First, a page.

“Open up your book to something you wrote a few days or weeks ago. Glance over it and take a few minutes to laugh. Then, once you’re feeling good about writing again, jump back to today’s scenes and keep writing!”

Uno mas,

“Challenge yourself to write something deliberately bad today. What’s the worst sentence you can imagine? Write it down, and then keep writing.”

 

This last tip is especially meaningful for me. As were all the messages concerning what a pissant perfectionism can be. That was what held me back – the unquenchable desire to be perfect.

Many of the daily emails harped on the myth of perfection. Applying the practice tips from these messages were tools that allowed me to write 1,000 words in one day a few times.

I saved all the emails and plan to revisit them as I do my own thing.

BONUS! A cute lady with a squirrelly last name sends you weekly emails with your progress and other words of encouragement. Perhaps most impressive of all is that both cute, squirrelly last name girl and the Joe himself always responded to my questions and concerns with a genuine, not canned response, and in a timely manner.

And Joe is a good sport, I’d message him on Facebook, starting with “Hey Joe, I heard you shot your lady down” or “Hey Joe, where you gonna run to now?” and he played right along.

I was way short on the word count, but that’s because I need to get over this idea that my writing must be perfect as soon it’s written. I’m happy with every single word that I wrote – wish there were more…

I suppose that’d be a complaint – the program didn’t write a book for me. Writing a book is frickin hard, but this program breaks it into manageable tasks, making the process a more… manageable task.

Another perk was weekly author interviews. I attended a few, and it always got me thinking about my own writing process, but while sitting there listening I was jonesin to write, so I skipped some. Looking back on it, I wish I would’ve sat attentively through all of them, that’s part of the experience that I paid for.

In closing, I’d say this program would benefit any budding writer. You may not finish a book, but you’ll be writing and you’ll gain an understanding of the logistics involved in writing a book. In the end, if my ho-hum attitude toward interviews is any indicator, you get out what you put in.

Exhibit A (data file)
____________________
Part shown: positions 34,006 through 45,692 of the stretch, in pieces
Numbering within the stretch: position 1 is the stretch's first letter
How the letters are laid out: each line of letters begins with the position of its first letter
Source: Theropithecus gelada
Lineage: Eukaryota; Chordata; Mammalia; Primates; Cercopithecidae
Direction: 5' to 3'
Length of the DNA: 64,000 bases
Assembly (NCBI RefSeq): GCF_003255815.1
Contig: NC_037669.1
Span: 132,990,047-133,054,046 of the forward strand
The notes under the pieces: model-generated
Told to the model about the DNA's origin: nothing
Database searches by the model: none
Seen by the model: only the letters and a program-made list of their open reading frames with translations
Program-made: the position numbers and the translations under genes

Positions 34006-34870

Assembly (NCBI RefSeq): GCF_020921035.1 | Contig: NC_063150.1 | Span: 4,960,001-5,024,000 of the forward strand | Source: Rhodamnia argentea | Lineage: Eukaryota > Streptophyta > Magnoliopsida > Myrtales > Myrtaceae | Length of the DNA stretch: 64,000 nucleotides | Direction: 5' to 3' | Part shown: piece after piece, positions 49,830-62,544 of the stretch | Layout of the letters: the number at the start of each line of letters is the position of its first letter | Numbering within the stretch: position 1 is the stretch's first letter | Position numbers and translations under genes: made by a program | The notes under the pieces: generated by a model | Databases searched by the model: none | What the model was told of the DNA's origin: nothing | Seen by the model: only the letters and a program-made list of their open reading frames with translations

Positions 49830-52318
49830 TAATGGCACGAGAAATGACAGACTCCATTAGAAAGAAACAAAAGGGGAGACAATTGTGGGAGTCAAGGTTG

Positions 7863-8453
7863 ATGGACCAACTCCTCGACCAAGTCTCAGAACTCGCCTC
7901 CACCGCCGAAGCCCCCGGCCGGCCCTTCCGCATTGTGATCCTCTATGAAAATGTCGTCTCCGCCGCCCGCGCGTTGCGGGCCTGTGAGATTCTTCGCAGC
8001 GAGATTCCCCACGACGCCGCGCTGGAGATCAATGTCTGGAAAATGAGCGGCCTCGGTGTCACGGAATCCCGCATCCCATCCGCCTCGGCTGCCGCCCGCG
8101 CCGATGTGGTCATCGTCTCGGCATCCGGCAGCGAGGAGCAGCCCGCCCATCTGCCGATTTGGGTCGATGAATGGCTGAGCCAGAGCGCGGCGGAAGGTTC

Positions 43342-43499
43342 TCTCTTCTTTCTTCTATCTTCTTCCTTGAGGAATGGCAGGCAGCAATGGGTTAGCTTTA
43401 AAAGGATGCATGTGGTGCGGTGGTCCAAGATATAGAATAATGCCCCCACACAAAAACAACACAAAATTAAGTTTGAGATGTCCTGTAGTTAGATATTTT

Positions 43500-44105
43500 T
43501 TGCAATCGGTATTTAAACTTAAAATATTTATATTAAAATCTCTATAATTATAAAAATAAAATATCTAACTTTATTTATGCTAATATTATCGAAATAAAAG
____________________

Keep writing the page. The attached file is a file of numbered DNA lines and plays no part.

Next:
Doctor Pillow…Talk

The universe has spoken to me once again (for previous occurrences describing words descending upon me from the totality of existence, read HERE and HERE). I’ve experienced a singularity of my present and the experiences HERE chronicled.

You see, I got a comment on the above linked post from a woman whose husband has sustained a brain injury and is contemplating having a Baclofen pump “installed” (for a compendium of my posts concerning the Baclofen pump, direct the graphical representation of your mouse (i.e. “cursor”) HERE and apply pressure to the left button on said mouse). It is to these good people, that I dedicate this entry.

Listen, the battery on my pump was near death, so I had to have the whole pump replaced.

This I did, or rather had done, two days ago. There are a few remarkable occurrences that I would like to relate to you, dear reader.

1. This first point is not particularly remarkable compared to the other two, but deserves to be mentioned – the procedure was performed by the fabulous Dr. Deborah Fisher. She does surgery, pump refills, Botox injections and pain management, all with a very cool South African accent. She is, without a doubt, one of the good ones and one of my favorite people.

2. The name of the anesthesiologist was, I sh*t you not, Dr. Pillow. Put another way, the man whose responsibility it was to put me to sleep was named “Dr. Pillow”. Dr. Pillow had an assistant named Rip Van Blanket*…twas the darnedest thing that team Pillow/Blanket should manage my sleepy time…

Syringe Doc Pillow Head

3. True to their names, the Pillow/Blanket duo had me so stupefied that, when I woke up in the recovery room, I could swear I was in a staging area, awaiting the procedure. I was nearly set off when this blue flaming nurse asked me if I wanted something to drink, I had to check myself because I was indignant that this guy was trying to thwart this procedure that I worked so hard to set up by offering me a drink minutes before it was to be performed.

The hoops I had to jump through to get this operation scheduled is a saga worthy of its own post. Moreover, my recovery from this procedure has been much smoother than when I got the first pump. For next time, I’ll give a full summary/timeline of the major events associated with the pump.

That the words on this website have reached but a few people is reason enough to keep it up.

FIN

@JarrettLWilson

*This name is total bullsh*t, his real name was “Todd” or “Bill” or some other such name common to a suburban, middle class white male. He didn’t say his last name, so for purposes of this blog let’s say his last name was “Valium”.